When Amie LaSalle Vinson was in third grade, her mom started working in a nursing home.
“She took me and my siblings to work with her just about every day, and when she took us to the nursing home with her, she would set us up to do things with the residents like play games, do their nails and everything else,” Vinson said.
Later, when she graduated from high school, Vinson went to the nursing home to help her mom and volunteer.
“They ended up hiring me to do some filing,” she said, “but I was also working in activities with my mom. I started doing that when I was 18, and I am 43 now.
“A lot of people told me this job would burn me out, but I’m still going, so I guess I just burn.”
Today, Vinson is activities director at the Bluffs Rehabilitation and Healthcare Center on Porters Chapel Road. And like her mother, Vinson hopes to leave a legacy.
“She’s the person I built everything around,” Vinson said. “Everything my mom did, I thought I would do it, too, because she did everything with integrity. I come from a family of people who work and worked in the nursing home, but it was my mom that led me to this.”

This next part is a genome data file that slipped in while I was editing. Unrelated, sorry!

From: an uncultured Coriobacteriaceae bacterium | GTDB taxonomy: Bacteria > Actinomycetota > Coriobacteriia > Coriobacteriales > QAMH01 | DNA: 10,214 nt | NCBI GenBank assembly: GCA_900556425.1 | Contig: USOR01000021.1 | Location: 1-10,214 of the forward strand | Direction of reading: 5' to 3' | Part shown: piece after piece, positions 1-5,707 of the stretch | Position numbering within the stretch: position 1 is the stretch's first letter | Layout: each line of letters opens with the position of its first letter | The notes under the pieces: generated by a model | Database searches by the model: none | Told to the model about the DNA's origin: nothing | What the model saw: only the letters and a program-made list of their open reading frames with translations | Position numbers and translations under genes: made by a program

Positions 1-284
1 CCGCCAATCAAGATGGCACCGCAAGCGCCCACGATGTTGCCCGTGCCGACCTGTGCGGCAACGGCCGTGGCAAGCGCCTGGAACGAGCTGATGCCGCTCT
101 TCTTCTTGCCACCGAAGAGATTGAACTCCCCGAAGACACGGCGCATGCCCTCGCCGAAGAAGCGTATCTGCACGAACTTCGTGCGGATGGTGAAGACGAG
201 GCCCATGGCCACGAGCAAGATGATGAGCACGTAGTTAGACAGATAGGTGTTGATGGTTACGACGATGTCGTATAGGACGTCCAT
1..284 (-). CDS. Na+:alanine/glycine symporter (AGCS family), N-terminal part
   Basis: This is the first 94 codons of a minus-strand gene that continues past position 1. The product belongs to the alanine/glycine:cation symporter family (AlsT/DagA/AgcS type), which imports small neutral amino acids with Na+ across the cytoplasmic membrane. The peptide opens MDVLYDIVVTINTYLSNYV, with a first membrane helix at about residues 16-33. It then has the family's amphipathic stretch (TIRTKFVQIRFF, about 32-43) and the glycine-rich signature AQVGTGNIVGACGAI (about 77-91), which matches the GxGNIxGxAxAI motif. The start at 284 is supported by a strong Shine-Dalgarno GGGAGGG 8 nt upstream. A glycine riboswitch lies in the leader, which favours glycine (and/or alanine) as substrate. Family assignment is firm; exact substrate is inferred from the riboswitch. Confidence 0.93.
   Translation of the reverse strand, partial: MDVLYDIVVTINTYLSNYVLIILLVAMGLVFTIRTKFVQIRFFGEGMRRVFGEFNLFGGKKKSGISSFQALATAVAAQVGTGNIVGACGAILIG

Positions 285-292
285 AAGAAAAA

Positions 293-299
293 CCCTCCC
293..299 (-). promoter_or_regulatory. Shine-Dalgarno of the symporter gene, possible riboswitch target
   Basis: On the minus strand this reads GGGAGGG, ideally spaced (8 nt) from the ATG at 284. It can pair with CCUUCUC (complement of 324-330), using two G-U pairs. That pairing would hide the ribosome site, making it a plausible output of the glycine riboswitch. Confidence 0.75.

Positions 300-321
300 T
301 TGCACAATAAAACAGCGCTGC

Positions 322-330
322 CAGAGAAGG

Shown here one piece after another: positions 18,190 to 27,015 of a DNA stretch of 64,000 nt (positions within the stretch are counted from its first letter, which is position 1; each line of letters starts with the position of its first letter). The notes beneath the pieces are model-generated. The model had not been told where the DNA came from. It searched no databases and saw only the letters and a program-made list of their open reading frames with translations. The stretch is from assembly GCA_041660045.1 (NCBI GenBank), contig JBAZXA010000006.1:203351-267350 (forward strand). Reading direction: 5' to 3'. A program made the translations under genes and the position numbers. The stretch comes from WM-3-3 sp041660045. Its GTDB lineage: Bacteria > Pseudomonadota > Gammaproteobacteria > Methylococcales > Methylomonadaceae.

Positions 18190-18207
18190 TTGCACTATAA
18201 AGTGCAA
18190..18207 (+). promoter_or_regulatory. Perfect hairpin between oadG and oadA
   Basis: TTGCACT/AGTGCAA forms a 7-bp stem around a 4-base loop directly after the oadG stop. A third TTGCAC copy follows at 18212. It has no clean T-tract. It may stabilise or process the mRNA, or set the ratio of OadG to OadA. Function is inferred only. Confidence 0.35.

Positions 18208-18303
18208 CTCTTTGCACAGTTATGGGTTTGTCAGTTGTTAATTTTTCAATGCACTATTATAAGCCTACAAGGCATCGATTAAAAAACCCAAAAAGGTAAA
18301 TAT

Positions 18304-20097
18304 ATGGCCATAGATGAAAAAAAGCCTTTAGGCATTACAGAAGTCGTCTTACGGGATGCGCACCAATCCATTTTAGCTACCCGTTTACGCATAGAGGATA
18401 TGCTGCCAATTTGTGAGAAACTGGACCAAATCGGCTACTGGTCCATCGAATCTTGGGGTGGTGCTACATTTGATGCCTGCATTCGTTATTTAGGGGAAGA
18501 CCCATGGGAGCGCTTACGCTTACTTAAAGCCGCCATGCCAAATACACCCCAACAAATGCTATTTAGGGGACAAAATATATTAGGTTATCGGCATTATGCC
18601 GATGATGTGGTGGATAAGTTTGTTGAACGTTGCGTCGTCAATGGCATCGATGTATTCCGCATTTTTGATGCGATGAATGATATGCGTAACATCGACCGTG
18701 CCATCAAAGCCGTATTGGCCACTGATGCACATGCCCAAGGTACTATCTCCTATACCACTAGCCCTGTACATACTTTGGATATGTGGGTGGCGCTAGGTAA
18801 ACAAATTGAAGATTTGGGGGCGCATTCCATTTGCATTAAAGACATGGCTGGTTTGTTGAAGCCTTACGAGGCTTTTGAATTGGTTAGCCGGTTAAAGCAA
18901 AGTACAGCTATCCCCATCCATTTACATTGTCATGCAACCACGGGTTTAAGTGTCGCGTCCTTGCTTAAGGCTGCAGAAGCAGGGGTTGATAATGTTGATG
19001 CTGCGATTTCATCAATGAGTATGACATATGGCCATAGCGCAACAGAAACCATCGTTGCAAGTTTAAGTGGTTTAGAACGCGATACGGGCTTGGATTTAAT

A kidney cancer survivor, Vinson stresses the importance of being positive about all aspects of life and facing each obstacle that life throws.
“This will be my fifth year cancer free in April, and everything I went through, I went through it with my residents,” she said. “Everything that I’ve been through in my life, it’s been with the residents. Because we spend so much time up here, that sometimes you spend more time with them than you do with your family. That’s how your family gets so involved with this career.
“But even when I was going through my treatment I told my family not to be sad and remember the happy times, because I want the legacy that I leave behind to be like my mom’s: positive.”
As activities director, Vinson enjoys making people happy, and she hopes to show everyone the importance of simply maintaining an upbeat attitude.
“I just like to keep people going. It’s what I like to do,” she said. “I like to say, ‘you can treat a disease, and the results might be fifty-fifty, but when you treat a person, you win every time’.”
Vinson encourages everyone to volunteer some of their time to nursing homes.
“There’s a young person in each of these residents,” Vinson said, “and they just need someone to help bring them out.”